It was not a group of Jews, as some have speculated
Unfortunately we are not able to identify who this Jew was, but that’s fine because that’s not the focus of this text
In fact, what they are arguing about isn’t the focus of the text either
John the Evangelist tells us that they are discussing the matter of ceremonial washing
“Baptism such as this was commonplace for converted Gentiles entering Judaism since it represented a spiritual threshold the convert was crossing. Ceremonial washings were also common among Jews who cleansed themselves for service or prayer. But baptism for Jews did not make sense. Was this a ceremonial cleansing? Was it a threshold? Certainly these questions stand behind the interrogation of John reported at the beginning of all four Gospels.” [Burge, The NIV Application Commentary, John, 121]
There was obviously something in the argument that uncovered some frustration that John’s disciples had, concerning Jesus’ ministry of baptism
So, they go to John the Baptist to share their concerns with him
Disciple’s zeal (v. 26)
The use of “Teacher” here is not out of place, since it was still a general term in the 1st Century
It eventually became a specific term only used for those who completed the vigorous rabbinic training
John the Baptist’s disciples followed him and his teachings
Separating themselves from Jesus’ ministry
Notice how John the Baptist’s disciples frame their concern when they approach him
They most likely knew Jesus by name, but they say, that man – they don’t even want to acknowledge Him by name
Who was with you – Jesus was with John and not them
The one you testified about – it was John’s testimony about Jesus and not theirs
He is baptizing
They do not, in any way, want to be associated with Jesus and His ministry
They are totally committed to John and his baptizing ministry
They were definitely not like Andrew and John who understood who Jesus was and began to follow Him when John the Baptist said a second time “Look, the Lamb of God!” (John 1:35)
PRINCIPLE #1 – God wants us to follow Jesus, not people
That’s what these disciples of John the Baptist were doing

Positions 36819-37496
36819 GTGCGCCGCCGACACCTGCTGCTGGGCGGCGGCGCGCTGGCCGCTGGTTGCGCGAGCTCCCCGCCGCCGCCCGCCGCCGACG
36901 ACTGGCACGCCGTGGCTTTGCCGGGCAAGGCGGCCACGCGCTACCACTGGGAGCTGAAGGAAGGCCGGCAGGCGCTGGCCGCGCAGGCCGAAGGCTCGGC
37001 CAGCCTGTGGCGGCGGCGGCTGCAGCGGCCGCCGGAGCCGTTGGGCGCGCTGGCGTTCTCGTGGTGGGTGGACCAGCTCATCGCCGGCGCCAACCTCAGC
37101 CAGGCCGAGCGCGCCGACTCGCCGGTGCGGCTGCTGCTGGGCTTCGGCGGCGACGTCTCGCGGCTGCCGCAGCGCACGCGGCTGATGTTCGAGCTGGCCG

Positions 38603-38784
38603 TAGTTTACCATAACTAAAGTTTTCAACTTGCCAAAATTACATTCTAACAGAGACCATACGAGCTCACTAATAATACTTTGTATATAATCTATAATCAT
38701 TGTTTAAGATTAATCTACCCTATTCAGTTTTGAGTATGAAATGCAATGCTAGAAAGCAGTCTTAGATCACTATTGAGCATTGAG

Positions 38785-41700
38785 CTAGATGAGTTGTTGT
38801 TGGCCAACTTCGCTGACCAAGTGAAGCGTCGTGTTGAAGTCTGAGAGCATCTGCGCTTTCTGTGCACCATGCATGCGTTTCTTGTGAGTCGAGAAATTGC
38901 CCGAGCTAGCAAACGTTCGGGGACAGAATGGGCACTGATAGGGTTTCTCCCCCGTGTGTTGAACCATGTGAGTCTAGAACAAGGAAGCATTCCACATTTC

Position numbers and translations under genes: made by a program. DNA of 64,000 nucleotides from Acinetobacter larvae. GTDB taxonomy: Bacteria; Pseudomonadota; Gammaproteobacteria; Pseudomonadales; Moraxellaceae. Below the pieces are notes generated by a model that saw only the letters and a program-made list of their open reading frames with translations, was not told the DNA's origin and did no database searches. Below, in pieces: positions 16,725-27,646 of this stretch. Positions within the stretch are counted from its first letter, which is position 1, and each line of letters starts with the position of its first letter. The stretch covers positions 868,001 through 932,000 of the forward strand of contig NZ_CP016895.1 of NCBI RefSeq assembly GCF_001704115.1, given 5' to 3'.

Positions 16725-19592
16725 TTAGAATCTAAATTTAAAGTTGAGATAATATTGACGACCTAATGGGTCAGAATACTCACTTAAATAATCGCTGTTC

They were fully committed to following John and refused to follow Jesus as a result
Their jealousy and resentment at Jesus’ growing ministry blinded them from seeing and hearing the truth of John the Baptist’s message – Jesus is the Lamb of God, who takes away the sin of the world (John 1:29)
“Disciples of teachers are often more zealous for their teachers’ perspectives than the teachers themselves, and thus history is replete with many examples of the excesses of disciples, as in the case of the Arminians and Calvinists.” [Borchert, The New American Commentary, John 1-11, 190]
The former State Director for CEF of Indiana had almost made it through her studies at Dallas Theological Seminary without being asked if she held to the Calvinist or Arminianist doctrine of salvation
On graduation day she was cornered by her fellow classmates and asked to choose
Her response was not original to her, but is profound, “I pray like a Calvinist like it’s all up to God, and I work like an Arminianist like it’s all up to me.”
When I’m asked that question about the doctrine of salvation, I normally respond by saying, “I’m a Christian, I follow Jesus. Calvin was human and fallible. Arminius was human and fallible. Jesus is God and perfect.”
We have an incredible history as United Brethren in Christ
William Otterbein, one of the two founding pastors of this denomination modeled humility and pointing people to Jesus, just like John the Baptist
“He published no books and few of his works are available . . . For some reason, perhaps known only to himself, it was reported that all his personal papers and notes were burned. According to Drury, John Hildt reported that this burning occurred in his presence during the last year of Otterbein’s life.” [Fetters, Trials and Triumphs: History of the Church of the United Brethren in Christ, 75-76]
While we don’t know the reasoning behind why he did this, I would like to think that it was because he was not about building his own kingdom, but the kingdom of God
He didn’t want people pointing to his words, but to the Word of God
Who are we following?
Every one of us follows someone or something
Some of us follow the Yankees, while others follow the Orioles or some other baseball team
Some of us follow the Steelers, while others follow the Eagles (the Redskins are pretty popular too)
Some of us follow Dr. David Jeremiah, Beth Moore, Greg Laurie, Charles Stanley, Andy Stanley, Chuck Swindoll, Craig Groeschel, Rick Warren, Max Lucado and the list goes on and on
When I first came to Idaville, there were several messages where I said that if you are coming to church to hear me preach, you are coming for the wrong reason